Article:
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The detective proceeded cautiously. It wasn't comfortable driving on a dark country road at night.

The long narrow stretch of highway faded in the distance. The barren land looked like one of those places that had been declared dead but refused to die. There was nothing for miles except hundreds of acres of open fields waiting to be plowed. The absence of street lights made the road darker and more perilous. Deer grazing along the side of the road, oblivious to the occasional traffic, would often be hit by a passing car. Striking a three-hundred-pound buck on a dark country road was maddening. No matter how hard the impact, the animal would always escape unharmed. Yet the damage to the car would be extensive. He hated deer. They were only suitable as dinner for wolves. The perils to a country cop were not always the criminals with guns. Sometimes they had horns.

  As he drove up to the crime scene, he could see the lights from the squad cars.

  Another homicide. Twenty years on the force, and dozens of murders, after a while they all looked alike.

 An anxious young rookie was standing near the taped off area. He was shaking like a juggler with St. Vitus Dance. The cop lifted the yellow crime tape and approached the area.

 He watched the men in uniform as they crept around the crime scene. Police officers doing their jobs with as much enthusiasm as men who are worked too hard and paid too little can muster.

  The detective saw the coroner's car parked in the distance.

 He thought corners were inept. They weren't specialists. They weren't doctors. Coroners didn't even work full time. All they did was sign death certificates. However, he figured, in this case, the town got a bonus. The coroner was the local undertaker as well. At least the guy was used to looking at dead bodies.

 The detective walked over to the coroner to get an update.

 The coroner looked up and began to frown. His brow had more wrinkles than a Shar Pei in a dog pound. As the coroner related the grim news, it set his teeth on edge like chalk being dragged across a chalkboard. The story was horrific. You couldn't work amid all this without it getting to you.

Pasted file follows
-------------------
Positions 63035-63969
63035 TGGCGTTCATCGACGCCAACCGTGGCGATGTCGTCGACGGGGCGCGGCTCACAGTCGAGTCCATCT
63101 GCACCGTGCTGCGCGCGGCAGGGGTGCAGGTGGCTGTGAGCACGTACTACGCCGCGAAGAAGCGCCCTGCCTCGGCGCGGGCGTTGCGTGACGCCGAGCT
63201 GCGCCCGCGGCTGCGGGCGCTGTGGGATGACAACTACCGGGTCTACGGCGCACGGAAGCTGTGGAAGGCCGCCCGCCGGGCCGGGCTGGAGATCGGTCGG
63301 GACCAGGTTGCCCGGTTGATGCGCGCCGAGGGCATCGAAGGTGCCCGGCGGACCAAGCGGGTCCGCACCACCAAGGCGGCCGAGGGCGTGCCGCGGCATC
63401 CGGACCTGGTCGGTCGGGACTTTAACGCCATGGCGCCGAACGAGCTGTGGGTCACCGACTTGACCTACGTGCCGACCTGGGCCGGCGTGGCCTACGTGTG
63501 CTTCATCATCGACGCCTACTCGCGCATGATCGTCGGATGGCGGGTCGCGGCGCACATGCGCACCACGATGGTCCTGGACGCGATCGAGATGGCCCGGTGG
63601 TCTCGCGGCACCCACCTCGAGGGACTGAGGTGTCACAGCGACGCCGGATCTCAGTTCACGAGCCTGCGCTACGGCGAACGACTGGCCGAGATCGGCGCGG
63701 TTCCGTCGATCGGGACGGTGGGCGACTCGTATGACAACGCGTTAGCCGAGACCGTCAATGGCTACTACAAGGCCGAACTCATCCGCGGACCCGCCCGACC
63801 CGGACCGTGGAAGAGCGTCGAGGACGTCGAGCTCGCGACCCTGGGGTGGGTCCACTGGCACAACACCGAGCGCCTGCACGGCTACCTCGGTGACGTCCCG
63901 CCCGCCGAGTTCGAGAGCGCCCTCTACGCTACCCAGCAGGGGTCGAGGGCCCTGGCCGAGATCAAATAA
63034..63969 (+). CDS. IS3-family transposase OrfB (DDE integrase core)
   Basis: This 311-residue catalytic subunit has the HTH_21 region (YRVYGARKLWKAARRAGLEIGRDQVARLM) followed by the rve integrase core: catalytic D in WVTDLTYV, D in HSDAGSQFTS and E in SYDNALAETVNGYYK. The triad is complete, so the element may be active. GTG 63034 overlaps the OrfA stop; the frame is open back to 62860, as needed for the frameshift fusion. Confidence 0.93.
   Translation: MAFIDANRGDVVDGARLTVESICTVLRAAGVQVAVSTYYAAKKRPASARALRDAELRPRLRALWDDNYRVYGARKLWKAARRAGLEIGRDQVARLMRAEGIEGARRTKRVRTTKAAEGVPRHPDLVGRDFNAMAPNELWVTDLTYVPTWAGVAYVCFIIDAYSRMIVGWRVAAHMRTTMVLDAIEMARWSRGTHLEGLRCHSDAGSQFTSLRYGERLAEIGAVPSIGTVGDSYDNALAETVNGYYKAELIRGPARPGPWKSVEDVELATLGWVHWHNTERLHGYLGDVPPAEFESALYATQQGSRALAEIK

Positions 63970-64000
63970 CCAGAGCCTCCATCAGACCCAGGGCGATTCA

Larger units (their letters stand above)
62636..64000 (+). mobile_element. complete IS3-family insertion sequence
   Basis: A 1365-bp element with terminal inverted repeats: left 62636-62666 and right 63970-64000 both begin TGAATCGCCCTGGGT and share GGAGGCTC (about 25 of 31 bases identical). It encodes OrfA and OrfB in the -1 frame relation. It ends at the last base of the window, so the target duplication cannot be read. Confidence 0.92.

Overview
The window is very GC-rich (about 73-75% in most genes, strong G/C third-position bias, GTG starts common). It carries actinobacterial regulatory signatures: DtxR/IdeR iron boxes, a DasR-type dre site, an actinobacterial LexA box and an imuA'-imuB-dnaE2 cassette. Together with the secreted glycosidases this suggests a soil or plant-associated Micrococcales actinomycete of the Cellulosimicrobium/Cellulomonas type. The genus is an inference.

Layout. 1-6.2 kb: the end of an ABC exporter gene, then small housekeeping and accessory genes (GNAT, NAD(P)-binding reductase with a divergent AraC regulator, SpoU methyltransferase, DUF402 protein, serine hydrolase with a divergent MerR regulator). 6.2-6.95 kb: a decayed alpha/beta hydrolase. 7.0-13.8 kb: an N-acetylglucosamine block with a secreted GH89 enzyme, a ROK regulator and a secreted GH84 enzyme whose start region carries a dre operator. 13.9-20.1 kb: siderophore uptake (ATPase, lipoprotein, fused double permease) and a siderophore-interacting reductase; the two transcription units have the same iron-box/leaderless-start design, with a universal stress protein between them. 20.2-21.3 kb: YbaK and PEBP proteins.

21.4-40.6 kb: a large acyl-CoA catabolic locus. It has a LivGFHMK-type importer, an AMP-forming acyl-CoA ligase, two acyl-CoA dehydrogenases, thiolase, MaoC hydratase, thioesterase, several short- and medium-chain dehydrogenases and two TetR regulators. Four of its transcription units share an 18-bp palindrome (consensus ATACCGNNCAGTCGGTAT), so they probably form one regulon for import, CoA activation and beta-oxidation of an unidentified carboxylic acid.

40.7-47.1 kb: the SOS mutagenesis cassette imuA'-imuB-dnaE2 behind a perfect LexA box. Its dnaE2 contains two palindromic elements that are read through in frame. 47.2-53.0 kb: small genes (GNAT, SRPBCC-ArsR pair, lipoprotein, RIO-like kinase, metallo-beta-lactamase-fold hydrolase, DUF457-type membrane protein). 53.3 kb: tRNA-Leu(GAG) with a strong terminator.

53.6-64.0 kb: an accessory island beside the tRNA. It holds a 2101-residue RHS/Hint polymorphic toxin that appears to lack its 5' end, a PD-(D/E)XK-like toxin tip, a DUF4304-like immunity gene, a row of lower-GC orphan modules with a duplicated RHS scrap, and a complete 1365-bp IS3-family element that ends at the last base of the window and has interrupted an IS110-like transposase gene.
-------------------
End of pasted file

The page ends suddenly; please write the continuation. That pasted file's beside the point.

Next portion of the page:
The coroner told him that when police responded to a tip from a neighbor of suspicious activity at a nearby farm, they found a grisly site.

 The authorities discovered the body of a tattooed heavy-set man, stuffed in a freezer. After a further search, they found another corpse, that of a female, in an adjacent pond.

 The police immediately suspected the couple's nineteen-year-old son had committed a double homicide.

 The informant was the brother of one of the victims and lived on a neighboring farm. He said he called in the tip because he heard his brother and sister-in-law fighting with their son. He added that he saw his nephew shoot the parents several times with a small handgun then dispose of the bodies.

 The police immediately brought the son and uncle into custody for questioning. During a thorough interrogation, the police tried to determine a motive. However, many inconsistencies arose between the son's and uncle's testimonies. Every time more facts were added, the possibilities grew more numerous. There didn't seem to be a clear direction to take.

 Nevertheless, after the chief detective reviewed the information from both suspects questions arose in his mind. The investigator began to wonder. How could a thin boy, (he weighed 130 lbs.), lift his 250-pound father into a freezer? How could the young man drag the corpse of his mother into a pond? Why weren't there any shell casings at the scene of the crime? Also, the trajectory of the bullets found in the bodies suggested that the gun was held in the right hand. The boy was left handed.

 Further investigation revealed that the victims were heavily in debt. The brother lent his dead sibling money to help clean up unpaid obligations. The collateral was the farm and a life insurance policy in which the victim's brother was named the beneficiary.

 The detective assigned to the case knew that one of the most common motives for murder is money.

 The brother seemed to have a good alibi. Nonetheless, the detective called the man back for questioning. The investigator requested that the brother take a lie detector test. Instead, the brother confessed.

 The boy was released.

 The detective was satisfied. He knew you get justice in the next world. In this world, you have the law.


David De Santo






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